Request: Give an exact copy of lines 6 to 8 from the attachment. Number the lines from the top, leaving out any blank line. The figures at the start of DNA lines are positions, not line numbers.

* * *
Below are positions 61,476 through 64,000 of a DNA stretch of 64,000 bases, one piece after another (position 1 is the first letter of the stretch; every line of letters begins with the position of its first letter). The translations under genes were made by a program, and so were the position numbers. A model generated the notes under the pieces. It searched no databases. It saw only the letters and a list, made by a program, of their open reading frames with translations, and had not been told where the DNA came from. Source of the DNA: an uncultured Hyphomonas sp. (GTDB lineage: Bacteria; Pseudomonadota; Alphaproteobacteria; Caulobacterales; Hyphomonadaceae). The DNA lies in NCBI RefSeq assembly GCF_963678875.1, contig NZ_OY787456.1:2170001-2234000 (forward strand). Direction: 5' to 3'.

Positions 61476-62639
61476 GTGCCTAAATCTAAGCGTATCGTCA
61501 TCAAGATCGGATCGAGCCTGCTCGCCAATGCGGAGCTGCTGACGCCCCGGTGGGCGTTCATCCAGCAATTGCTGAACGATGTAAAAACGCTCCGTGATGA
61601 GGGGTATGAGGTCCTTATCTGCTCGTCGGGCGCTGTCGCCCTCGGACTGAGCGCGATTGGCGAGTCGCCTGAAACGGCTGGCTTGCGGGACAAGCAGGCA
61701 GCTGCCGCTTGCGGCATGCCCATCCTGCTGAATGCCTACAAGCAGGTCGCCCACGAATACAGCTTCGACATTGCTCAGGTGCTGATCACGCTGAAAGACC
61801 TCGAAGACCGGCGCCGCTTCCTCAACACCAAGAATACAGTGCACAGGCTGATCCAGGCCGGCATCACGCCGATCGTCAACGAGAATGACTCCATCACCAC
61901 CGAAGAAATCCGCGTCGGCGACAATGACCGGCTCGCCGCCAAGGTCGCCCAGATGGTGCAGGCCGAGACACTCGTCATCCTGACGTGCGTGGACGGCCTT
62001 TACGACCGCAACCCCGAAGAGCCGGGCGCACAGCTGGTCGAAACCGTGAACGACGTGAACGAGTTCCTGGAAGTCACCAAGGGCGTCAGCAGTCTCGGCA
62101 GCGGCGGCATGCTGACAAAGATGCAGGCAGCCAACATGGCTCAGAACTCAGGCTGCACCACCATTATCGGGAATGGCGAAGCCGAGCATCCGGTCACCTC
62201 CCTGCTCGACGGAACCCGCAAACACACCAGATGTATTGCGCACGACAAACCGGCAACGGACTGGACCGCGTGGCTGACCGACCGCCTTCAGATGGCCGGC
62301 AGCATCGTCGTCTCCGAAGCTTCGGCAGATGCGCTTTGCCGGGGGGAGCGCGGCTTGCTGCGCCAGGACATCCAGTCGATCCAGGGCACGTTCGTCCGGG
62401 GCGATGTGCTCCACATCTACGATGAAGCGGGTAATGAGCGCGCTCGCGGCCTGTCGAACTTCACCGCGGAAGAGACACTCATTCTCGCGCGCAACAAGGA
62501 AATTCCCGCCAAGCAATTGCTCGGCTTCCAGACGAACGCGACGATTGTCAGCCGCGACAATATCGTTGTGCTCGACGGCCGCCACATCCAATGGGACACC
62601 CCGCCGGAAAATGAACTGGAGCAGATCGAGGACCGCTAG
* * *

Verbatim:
61701 GCTGCCGCTTGCGGCATGCCCATCCTGCTGAATGCCTACAAGCAGGTCGCCCACGAATACAGCTTCGACATTGCTCAGGTGCTGATCACGCTGAAAGACC
61801 TCGAAGACCGGCGCCGCTTCCTCAACACCAAGAATACAGTGCACAGGCTGATCCAGGCCGGCATCACGCCGATCGTCAACGAGAATGACTCCATCACCAC
61901 CGAAGAAATCCGCGTCGGCGACAATGACCGGCTCGCCGCCAAGGTCGCCCAGATGGTGCAGGCCGAGACACTCGTCATCCTGACGTGCGTGGACGGCCTT